Make your invitation genuine
Play devil’s advocate – challenge your own thinking

To initiate STATE skills:
Turn your attention from the topic to yourself
Remember others have something to say, so listen
Catch yourself before pushing too hard
“Hold to your belief; merely soften your approach” (p. 140)

For example, if someone at your job keeps bringing snacks around and those snacks start a spiral of unhealthy eating, you should have a conversation.

Many people though will often either not have the conversation or say something to the effect of, “Can you stop bringing junk food around.  I’m on a diet.”

Instead, you should probably approach this situation by keeping to the facts while allowing the other person’s point of view to be respected.  Sample dialogue would be to include something such as, “Hey (name), I’ve just started this diet and I know how much you like sharing your treats with others.  In fact, they’re so good I can hardly resist them.  Because I can’t resist them and since I’m changing my eating habits, I was hoping you could stop bringing in snacks around me and if they are around, if you could keep them somewhat hidden from me.  During office celebrations, I’ll be sure to be prepared by bringing a piece of fruit and allow everyone else to enjoy your treats.

Remember, this is just the beginning of a conversation and you would need to establish a sense of openness, frankness and trust between you and the other person.  This can take some time or it can just consist of a simple conversation.  One thing’s for sure though – if you don’t speak up, the situation will most likely never resolve itself.

2 – You might not be 100% committed to the change as it stands and so you want your friends to act as accomplices so that you can blame your faltering on them.

Ahh, the old, let me blame my friend for tempting me to do something I already want to do.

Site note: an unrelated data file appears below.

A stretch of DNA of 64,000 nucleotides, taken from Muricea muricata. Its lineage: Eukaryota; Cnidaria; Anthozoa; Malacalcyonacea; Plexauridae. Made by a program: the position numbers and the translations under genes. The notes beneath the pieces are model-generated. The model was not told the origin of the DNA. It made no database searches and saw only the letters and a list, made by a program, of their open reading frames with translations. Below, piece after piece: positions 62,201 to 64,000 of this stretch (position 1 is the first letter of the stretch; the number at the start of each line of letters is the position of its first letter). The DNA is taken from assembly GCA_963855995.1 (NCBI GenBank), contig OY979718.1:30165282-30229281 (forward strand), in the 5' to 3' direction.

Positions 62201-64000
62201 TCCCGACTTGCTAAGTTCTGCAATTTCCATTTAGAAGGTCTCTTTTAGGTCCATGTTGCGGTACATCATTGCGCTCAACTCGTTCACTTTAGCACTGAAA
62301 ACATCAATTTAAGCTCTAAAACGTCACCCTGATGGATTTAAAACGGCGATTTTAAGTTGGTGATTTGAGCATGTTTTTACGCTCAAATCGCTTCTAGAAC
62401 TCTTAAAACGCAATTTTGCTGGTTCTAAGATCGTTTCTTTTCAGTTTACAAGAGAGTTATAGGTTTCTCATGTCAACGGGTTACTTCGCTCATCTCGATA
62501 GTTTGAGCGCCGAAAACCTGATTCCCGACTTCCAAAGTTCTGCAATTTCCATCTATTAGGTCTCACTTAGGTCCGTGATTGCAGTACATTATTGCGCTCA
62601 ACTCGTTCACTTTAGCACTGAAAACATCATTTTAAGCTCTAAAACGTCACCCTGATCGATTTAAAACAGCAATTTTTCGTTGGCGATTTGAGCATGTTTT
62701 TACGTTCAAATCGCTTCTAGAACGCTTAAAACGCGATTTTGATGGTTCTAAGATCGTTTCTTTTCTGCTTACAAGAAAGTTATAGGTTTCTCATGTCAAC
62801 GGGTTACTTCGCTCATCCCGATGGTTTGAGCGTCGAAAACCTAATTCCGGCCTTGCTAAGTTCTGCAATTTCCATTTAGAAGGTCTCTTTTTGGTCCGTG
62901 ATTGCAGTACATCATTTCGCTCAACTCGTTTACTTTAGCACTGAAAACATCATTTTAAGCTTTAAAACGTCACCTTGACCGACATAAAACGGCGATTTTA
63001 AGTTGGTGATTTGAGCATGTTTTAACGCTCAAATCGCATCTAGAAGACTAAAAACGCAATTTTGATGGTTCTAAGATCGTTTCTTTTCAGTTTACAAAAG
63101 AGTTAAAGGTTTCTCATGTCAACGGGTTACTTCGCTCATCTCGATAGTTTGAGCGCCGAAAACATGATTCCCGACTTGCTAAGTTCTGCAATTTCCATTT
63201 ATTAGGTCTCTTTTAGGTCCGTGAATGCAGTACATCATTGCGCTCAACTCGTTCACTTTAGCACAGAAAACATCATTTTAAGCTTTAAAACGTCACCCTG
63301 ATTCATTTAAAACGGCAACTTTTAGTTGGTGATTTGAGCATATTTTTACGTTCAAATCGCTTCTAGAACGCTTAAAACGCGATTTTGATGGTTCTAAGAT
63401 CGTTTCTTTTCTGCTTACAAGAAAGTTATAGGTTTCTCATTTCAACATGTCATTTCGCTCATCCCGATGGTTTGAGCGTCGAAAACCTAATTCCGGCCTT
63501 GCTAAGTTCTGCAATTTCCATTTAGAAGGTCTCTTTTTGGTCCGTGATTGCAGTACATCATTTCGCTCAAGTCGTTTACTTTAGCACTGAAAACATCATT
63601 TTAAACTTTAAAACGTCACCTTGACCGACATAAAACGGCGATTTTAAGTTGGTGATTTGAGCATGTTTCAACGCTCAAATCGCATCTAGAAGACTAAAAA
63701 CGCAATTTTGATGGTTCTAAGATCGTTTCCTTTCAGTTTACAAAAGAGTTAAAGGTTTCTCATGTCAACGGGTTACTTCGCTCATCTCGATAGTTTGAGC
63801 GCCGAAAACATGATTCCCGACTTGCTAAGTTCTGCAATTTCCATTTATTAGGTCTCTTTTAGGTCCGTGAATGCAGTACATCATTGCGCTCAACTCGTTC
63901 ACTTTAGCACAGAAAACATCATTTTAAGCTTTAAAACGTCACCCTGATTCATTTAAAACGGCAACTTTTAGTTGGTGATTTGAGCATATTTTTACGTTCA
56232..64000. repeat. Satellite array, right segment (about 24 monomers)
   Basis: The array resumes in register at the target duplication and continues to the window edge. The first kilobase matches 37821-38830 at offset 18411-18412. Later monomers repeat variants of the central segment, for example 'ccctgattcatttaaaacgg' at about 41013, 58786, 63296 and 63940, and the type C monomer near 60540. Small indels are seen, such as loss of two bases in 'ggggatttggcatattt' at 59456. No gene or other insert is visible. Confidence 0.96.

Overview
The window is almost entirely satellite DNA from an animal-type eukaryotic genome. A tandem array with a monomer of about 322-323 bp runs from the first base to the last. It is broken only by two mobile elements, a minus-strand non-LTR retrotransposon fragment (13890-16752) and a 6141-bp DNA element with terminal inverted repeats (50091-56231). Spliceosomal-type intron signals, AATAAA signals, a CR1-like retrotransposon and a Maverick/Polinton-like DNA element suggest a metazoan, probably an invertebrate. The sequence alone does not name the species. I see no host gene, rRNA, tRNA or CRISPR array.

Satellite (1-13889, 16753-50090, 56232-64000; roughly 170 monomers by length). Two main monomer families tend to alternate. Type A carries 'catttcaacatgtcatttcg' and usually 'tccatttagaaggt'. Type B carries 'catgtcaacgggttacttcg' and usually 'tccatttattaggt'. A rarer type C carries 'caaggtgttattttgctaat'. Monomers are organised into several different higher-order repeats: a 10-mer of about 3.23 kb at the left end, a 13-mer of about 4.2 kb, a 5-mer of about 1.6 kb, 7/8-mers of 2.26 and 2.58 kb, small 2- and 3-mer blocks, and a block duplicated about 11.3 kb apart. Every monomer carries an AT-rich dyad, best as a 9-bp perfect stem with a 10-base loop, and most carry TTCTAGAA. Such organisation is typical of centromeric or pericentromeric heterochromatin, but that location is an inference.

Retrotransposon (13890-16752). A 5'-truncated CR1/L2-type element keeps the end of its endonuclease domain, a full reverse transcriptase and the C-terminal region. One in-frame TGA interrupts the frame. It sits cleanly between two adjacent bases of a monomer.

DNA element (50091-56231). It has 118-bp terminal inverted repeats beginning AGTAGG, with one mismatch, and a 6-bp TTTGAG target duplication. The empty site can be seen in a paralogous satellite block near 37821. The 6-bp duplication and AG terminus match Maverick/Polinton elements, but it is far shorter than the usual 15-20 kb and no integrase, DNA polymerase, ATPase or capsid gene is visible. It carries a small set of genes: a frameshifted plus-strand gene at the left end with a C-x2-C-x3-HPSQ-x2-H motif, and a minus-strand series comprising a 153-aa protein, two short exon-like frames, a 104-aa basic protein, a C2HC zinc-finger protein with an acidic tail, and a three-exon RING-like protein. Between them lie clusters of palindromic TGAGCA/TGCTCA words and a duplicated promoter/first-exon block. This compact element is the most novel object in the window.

The bottom line is that during almost any change we were to undertake, there would be some ambivalence about the change.  Therefore, if you want to eat healthy, you might miss the sweets that aren’t so healthy.  If you want to start working out, you might have to give up sleeping in during the week.  For every goal, there’s a reason why you want the goal and why you don’t want to take on the goal.

The way to overcome this is do something called mental contrasting to see if you think you would be able to stick to this goal.  This technique is the same thing as discussed in the Visualization post.

Heidi Grant Halverston sums up the technique in an exercise in her Book Succeed:
1. Grab your notebook or just a piece of paper, and write down a wish or concern you have currently.  This can be something you are thinking of doing or something you are already involved with doing (like…losing ten pounds).

2. Now, think about what a happy ending would look like for this wish or concern.  Write down one positive aspect of this happy ending…

3. Next, think about the obstacles that stand in the way between you and your happy ending (for example, my overfondness for cheese tends to stand in the way between me and the thinner me who lives in my weight-loss happy ending.)

4. Now list another positive aspect.

5. And another obstacle.

6. And another positive aspect.

7. And another obstacle.

Now, what do you think your chances for success are?  Should you pursue this goal?  By contrasting the things you have to gain with the obstacles standing in your way, you should now have a better sense of how likely you are to succeed, and how committed you are to that success.

In other words, find your why behind making the change and if you feel that you can’t overcome the obstacles or it’s not worth it, stop beating yourself up for it.  If on the other hand, you can do it, then find your why and re-commit when tempted.

In  next Tuesday’s Psych post I will discuss the last two methods for having your friends help you on your path towards a healthier lifestyle instead of limiting you.  If you have any questions, leave a comment below.

Related Posts Plugin for WordPress, Blogger...

Leave comment

Your email address will not be published. Required fields are marked with *.


More in Psychology Posts (13 of 67 articles)


“You are the average of the five people you spend the most time with.” – ...